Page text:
Why I teach.

Jennifer Briedis, Matthew Coffey, Catherine Lilley, James Lynch, James McClusky, George Claughan, Kyle Haq, Adam Jonas, Noel ( not that one), Conal Deeney, Tim Lewis, James, Matt, Daniel, Ben, Joy, Jess, Claire, Grace, Imogen, more recently Rachael, Megan, Daniel, Joe, Lucy – Insert your son / daughter’s name here ……… this is why I teach.

Unique, wonderful individuals, I have had the privilege of spending hours with, just us in a classroom together on a crazy, creative journey of self discovery. Hundreds and hundreds of young people, nearly 800 hours a year, what a great job. The question should be ‘Why don’t you teach?’ It’s the best.

There is never a dull moment. The students make my days stimulating and hilarious, heartbreaking, frustrating and joyous, life as a teacher is an hourly rollercoaster of growing relationships, emotions, and ‘oh’ and ‘ah’ moments. To watch them fall in love with a historical character, a period, be enthralled with a new concept, to make life long seekers and learners. To help them overcome a problem To help them realise that I believe in each of them, that they can do anything. Every child needs champions.

Where else could I be paid to discuss the Feudal system, Communism, Elizabeth I, or Early modern felonies, Motte and Bailey castles and Margaret Thatcher. Trying to communicate the League of Nations, or the rise of Hitler in an hour is such a challenge. People write whole books on these topics, but the sheer thrill of helping a pupil understand something new is an unbeatable high. In teaching every day is different, and I learn something new everyday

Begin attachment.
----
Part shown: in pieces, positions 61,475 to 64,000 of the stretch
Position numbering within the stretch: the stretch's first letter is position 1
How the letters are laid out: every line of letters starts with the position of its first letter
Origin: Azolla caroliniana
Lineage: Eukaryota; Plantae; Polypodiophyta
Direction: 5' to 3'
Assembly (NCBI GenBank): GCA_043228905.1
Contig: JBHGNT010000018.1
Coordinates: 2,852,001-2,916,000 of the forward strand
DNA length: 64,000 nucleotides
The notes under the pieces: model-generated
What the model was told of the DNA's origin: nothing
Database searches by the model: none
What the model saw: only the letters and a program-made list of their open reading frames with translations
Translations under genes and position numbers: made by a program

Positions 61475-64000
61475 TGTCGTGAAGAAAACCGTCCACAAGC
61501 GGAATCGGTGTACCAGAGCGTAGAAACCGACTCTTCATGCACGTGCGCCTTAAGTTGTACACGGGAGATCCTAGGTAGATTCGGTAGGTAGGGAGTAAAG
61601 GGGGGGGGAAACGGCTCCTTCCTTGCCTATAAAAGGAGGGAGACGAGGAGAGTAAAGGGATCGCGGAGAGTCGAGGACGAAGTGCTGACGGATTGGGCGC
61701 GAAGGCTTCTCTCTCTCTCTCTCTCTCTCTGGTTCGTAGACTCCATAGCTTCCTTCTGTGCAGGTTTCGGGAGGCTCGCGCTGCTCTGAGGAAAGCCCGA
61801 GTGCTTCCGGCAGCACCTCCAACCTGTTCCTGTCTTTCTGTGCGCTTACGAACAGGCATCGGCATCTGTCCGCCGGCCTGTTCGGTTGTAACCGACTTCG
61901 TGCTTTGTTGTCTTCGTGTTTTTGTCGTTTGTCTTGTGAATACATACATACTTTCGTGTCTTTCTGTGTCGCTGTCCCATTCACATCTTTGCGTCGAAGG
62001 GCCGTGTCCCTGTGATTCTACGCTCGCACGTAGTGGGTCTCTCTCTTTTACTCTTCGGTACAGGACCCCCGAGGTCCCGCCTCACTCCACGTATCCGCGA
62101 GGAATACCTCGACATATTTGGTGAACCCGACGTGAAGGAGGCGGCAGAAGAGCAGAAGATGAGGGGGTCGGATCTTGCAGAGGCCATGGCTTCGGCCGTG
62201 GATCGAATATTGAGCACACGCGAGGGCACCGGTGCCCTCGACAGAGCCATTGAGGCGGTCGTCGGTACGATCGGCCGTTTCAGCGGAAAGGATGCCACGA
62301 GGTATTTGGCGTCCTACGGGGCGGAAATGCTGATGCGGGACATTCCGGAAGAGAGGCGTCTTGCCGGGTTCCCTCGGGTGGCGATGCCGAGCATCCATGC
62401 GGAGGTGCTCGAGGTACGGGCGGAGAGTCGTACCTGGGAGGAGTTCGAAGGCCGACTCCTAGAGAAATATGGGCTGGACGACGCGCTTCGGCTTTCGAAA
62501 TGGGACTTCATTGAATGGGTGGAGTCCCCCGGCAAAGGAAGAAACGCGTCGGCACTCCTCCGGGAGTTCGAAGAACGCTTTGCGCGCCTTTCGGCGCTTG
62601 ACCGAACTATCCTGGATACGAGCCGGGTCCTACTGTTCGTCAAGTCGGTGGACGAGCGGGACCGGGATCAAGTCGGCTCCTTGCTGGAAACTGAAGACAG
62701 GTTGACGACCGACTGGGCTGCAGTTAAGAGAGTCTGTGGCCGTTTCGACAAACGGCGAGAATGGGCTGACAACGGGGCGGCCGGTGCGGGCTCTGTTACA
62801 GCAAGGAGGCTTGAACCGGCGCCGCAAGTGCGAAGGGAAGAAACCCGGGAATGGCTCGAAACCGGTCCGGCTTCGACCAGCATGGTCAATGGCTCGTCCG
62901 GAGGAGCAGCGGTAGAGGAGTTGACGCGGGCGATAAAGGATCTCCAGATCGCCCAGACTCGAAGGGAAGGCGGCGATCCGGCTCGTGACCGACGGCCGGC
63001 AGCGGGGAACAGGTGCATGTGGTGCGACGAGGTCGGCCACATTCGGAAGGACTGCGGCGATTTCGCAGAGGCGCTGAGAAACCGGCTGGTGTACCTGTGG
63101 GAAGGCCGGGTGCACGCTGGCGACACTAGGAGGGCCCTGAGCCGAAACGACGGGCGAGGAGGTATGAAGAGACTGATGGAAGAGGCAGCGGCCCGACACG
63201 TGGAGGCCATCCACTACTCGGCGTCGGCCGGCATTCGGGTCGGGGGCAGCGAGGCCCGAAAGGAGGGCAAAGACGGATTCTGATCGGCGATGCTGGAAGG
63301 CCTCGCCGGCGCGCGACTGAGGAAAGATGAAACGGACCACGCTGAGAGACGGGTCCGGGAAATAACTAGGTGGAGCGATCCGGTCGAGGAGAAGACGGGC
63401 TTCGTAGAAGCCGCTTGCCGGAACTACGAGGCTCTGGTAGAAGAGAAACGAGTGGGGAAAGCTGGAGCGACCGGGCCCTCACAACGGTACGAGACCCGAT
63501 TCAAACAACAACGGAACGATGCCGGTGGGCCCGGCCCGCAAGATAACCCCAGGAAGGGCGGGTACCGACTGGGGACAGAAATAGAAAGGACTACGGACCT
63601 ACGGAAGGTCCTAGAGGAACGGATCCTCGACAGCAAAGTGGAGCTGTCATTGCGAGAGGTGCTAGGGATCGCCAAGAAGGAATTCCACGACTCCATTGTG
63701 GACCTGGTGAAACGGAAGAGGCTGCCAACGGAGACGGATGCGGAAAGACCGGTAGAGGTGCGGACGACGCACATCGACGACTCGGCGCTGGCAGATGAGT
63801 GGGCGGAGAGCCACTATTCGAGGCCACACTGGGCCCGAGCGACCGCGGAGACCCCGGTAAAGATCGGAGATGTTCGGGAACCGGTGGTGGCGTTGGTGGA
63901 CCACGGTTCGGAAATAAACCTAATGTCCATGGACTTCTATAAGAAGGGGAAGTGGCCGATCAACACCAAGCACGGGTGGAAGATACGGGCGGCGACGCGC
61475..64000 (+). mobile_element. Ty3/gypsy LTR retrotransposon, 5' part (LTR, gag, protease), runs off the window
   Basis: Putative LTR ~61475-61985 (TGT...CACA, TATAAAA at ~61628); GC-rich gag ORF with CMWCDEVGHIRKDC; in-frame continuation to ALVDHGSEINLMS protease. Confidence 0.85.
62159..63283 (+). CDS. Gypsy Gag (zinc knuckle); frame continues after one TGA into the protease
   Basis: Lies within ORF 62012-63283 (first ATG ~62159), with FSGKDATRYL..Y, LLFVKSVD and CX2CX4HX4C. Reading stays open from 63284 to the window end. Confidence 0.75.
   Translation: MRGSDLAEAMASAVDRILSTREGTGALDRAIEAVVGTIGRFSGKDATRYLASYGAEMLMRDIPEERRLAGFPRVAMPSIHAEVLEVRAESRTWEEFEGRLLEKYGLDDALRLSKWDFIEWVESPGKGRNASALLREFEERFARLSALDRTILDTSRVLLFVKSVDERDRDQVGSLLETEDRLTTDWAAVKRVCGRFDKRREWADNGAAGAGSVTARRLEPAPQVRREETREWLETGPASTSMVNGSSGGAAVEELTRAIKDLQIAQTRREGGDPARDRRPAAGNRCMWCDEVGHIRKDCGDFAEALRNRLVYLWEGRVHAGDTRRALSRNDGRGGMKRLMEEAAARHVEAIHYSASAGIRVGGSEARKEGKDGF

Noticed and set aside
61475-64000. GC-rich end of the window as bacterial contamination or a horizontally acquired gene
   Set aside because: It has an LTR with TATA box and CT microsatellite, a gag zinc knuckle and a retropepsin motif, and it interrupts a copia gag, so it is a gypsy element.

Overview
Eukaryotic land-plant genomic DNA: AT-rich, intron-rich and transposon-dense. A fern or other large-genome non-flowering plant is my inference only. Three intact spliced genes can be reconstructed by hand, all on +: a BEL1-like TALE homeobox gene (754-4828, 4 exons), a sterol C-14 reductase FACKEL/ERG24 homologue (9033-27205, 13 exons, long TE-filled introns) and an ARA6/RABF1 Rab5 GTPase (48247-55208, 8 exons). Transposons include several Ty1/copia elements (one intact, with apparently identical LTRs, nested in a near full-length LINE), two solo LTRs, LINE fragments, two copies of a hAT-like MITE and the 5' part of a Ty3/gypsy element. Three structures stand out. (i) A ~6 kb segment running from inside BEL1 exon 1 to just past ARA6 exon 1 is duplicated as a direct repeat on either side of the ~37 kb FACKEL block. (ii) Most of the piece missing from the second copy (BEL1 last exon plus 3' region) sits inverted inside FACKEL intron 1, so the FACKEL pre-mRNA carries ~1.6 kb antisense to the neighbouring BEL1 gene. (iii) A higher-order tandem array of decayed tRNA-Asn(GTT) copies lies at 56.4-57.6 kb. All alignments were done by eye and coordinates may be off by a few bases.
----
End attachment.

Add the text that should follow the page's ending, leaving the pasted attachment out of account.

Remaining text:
After 20 years of teaching I am still nervous and excited every September for the new year; every June for the exam paper and every August for results day. Every year teaching The Crusades for example is different, not because the subject is different, but because my class are.

Thinking about it, I didn’t really like school, there were a few teachers who were alright, I mean fairly interesting, maybe two who inspired me, not because they knew the syllabus, but because they took time and energy to know me. I was a very quiet studious 13 year old at a boarding school in Bath. So I expect a part of me is trying to redress that, and make every effort to see that every student has a positive experience of school. My friend Anna says I am a ‘kidult’ – I think this probably helps as well. Teaching isn’t the most glamorous, well paid profession, it’s not something we can switch off at home, the to do list is never ticked off, it’s just longer. Often we are called to be social workers, dieticians, chauffeurs, substitute parents, therapists, artists, disciplinarians, but actually I wouldn’t consider any other job in the world.

By Mrs Rachel March

1 Comment

  1. Marcia McGrail on 15 September 2018 at 8:22 pm

    O, Rachel, what a wonderful piece of prose!..warms the cockles of an old heart to read the enthusiasm that shines out from the page/screen. In an age where cynicism holds sway, your love of your role in your pupils’ lives is a true antidote. Thank you.

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